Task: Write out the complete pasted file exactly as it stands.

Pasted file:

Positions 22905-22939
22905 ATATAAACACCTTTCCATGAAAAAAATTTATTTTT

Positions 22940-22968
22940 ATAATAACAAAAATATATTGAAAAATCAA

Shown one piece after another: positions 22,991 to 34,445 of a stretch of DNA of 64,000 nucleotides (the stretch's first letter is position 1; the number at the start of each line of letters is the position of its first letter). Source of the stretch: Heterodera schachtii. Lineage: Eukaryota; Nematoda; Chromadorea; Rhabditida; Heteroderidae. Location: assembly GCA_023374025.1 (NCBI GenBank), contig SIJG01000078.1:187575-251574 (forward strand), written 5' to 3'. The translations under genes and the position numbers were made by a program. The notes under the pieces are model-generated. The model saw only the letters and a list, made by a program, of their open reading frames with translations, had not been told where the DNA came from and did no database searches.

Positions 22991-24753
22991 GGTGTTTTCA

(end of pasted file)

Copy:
Positions 22905-22939
22905 ATATAAACACCTTTCCATGAAAAAAATTTATTTTT

Positions 22940-22968
22940 ATAATAACAAAAATATATTGAAAAATCAA

Shown one piece after another: positions 22,991 to 34,445 of a stretch of DNA of 64,000 nucleotides (the stretch's first letter is position 1; the number at the start of each line of letters is the position of its first letter). Source of the stretch: Heterodera schachtii. Lineage: Eukaryota; Nematoda; Chromadorea; Rhabditida; Heteroderidae. Location: assembly GCA_023374025.1 (NCBI GenBank), contig SIJG01000078.1:187575-251574 (forward strand), written 5' to 3'. The translations under genes and the position numbers were made by a program. The notes under the pieces are model-generated. The model saw only the letters and a list, made by a program, of their open reading frames with translations, had not been told where the DNA came from and did no database searches.

Positions 22991-24753
22991 GGTGTTTTCA